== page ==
In a victory for Labor MK Merav Michaeli, the Tel Aviv District Court ruled Sunday afternoon that party primaries must be held despite a decision by its outgoing leader, Amir Peretz, to cancel them.
The ruling accepted a petition filed by Michaeli, and forces Labor to uphold the party constitution, which requires primaries for both the leadership and the electoral slate ahead of the upcoming March elections.
Michaeli filed the petition after Peretz announced he would not run for the party leadership and that the entire slate would be compiled by the party’s central committee, rather than opening up to all party members. His move was seen as an attempt to pass the leadership directly to party No. 2, Welfare Minister Itzik Shmuli.
Michaeli, who refused to go along with Peretz’s decision to enter a unity government alongside Prime Minister Benjamin Netanyahu, welcomed the ruling and said it “defends the right of Labor Party members to elect those who represent them.”
She subsequently announced that she would be running in the primaries.
“A little over a month ago, Amir Peretz and Itzik Shmuli tried to snatch the Labor party from its members and turn it into a dictatorship without primaries. They failed. Democracy has won, truth has won, justice has won, we have won,” she said in a statement.
“This struggle is a struggle of members of the Labor Party, and in fact of everyone who wants the State of Israel to continue to be a democracy and our politics to be clean and credible,” she said. “I have fought for it so far, and I will continue to fight for it.”
Primaries were introduced into Israeli politics in the early 1990s when several major parties sought to bolster public support by increasing participation in the democratic process. Since then, however, most new parties have forgone internal elections, opting instead for a system in which the party leader or a committee of officials chooses a “perfect” slate, unsullied by the caprices of party members.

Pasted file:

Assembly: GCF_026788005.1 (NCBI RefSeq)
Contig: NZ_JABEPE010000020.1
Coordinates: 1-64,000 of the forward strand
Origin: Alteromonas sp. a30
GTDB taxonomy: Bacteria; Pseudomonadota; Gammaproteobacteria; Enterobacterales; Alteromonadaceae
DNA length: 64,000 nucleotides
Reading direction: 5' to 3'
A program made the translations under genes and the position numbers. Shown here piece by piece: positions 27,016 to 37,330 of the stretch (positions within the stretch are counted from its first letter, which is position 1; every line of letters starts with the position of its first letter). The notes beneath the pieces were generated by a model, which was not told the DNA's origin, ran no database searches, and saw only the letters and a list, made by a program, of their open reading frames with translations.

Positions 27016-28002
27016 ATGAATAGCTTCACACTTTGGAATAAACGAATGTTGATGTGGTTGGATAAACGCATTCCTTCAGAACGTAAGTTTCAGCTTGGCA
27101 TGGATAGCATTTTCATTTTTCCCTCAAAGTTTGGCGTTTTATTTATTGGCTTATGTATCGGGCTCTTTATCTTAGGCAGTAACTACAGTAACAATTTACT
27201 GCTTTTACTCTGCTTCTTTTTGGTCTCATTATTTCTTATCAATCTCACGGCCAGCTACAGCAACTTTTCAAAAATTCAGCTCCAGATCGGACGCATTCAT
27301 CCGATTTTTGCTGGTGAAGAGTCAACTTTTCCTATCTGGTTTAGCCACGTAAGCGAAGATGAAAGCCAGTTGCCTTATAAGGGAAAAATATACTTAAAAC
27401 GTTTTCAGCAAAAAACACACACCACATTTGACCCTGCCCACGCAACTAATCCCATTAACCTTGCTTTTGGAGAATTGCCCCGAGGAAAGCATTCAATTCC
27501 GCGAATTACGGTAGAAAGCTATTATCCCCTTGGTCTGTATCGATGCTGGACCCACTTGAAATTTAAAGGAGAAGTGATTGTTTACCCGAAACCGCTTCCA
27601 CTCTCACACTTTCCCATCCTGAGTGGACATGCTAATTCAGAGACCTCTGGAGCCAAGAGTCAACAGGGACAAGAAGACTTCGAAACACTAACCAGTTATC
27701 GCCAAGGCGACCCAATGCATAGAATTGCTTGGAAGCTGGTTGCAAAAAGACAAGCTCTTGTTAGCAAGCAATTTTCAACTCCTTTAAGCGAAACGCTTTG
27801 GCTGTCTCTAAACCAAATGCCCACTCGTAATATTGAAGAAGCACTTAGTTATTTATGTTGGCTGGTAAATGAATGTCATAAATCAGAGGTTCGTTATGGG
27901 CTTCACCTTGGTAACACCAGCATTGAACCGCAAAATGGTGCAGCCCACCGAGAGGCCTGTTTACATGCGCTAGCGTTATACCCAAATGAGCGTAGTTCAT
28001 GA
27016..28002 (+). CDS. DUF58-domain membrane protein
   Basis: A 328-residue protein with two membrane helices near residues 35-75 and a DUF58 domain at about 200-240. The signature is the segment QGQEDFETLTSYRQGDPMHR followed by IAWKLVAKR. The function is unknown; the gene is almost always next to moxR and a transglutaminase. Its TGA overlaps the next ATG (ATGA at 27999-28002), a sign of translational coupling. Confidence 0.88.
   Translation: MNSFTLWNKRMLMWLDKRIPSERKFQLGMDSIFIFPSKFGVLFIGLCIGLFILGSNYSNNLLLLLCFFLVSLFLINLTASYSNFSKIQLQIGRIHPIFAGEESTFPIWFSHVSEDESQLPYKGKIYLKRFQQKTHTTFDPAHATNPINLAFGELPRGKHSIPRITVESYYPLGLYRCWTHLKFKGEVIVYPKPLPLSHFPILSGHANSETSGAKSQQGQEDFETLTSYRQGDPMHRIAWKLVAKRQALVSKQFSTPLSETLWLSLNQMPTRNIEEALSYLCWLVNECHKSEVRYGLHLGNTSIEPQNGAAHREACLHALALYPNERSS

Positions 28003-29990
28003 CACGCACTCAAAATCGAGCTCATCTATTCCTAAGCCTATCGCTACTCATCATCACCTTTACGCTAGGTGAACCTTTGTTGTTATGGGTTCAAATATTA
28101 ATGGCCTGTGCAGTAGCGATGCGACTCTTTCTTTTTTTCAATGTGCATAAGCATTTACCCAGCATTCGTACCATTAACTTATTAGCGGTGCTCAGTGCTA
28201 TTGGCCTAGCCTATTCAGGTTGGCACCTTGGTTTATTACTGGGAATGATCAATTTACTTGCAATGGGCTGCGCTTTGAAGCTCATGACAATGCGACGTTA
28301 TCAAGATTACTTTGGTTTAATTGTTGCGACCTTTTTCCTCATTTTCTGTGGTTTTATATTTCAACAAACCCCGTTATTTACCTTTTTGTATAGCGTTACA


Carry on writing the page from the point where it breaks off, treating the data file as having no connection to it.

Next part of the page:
Labor chairman Peretz said he was stepping aside as leader of the dovish party last month, after steering Labor to its lowest-ever showing in the past election and later breaking his campaign promise not to join a Netanyahu government.
Michaeli had cheered Peretz’s decision to step down as chairman and called for immediate leadership primaries.
Labor, Israel’s ruling left-wing party during its first 30 years and a dominant force in the country’s politics until several years ago, has lost virtually all of its support and no recent opinion poll has predicted it will enter the next Knesset.
In April, following the last election, the party’s central committee voted in favor of joining the unity government, upending repeated campaign promises to never serve under a prime minister facing a criminal indictment. Peretz serves as the economy minister and Shmuli as minister of labor, social welfare and social services.
Michaeli rejected sitting in the coalition under Netanyahu, making her a de facto opposition member within her own party, and within the coalition.
Netanyahu and Gantz reached an agreement that was supposed to see Gantz replace Netanyahu as prime minister in November 2021, but a loophole in the agreement saw the coalition collapse due to Netanyahu’s refusal to pass an annual budget.
Israel is consequently now gearing up for a fourth election in two years, which will take place on March 23.
Labor’s centrist coalition partner, the Blue and White party, has also seen its support plummet following the establishment of the government. For the first time, a poll indicated on Friday that the party headed by Defense Minister Benny Gantz will not make it into the Knesset in the next election.
Like Labor, Gantz violated repeated campaign promises by joining Netanyahu in the coalition. Gantz said at the time that Israel needed a functioning government during the coronavirus pandemic and ensuing economic strife, instead of an immediate fourth election, after the previous votes ended in gridlock with no one able to form a governing coalition.
In the Friday survey by Maariv, Tel Aviv Mayor Ron Huldai’s new left-wing party The Israelis polled at eight seats, and the dovish Meretz at five, similar to other recent polls. The center-left Yesh Atid got 14 seats in the survey, and the predominantly Arab Joint List had 14.
The left’s declining support means the upcoming election will likely be a battle on the right, with popular ex-Likud MK Gideon Sa’ar vying for Netanyahu’s throne with his New Hope faction, along with Naftali Bennett’s Yamina and Avigdor Liberman’s Yisrael Beytenu.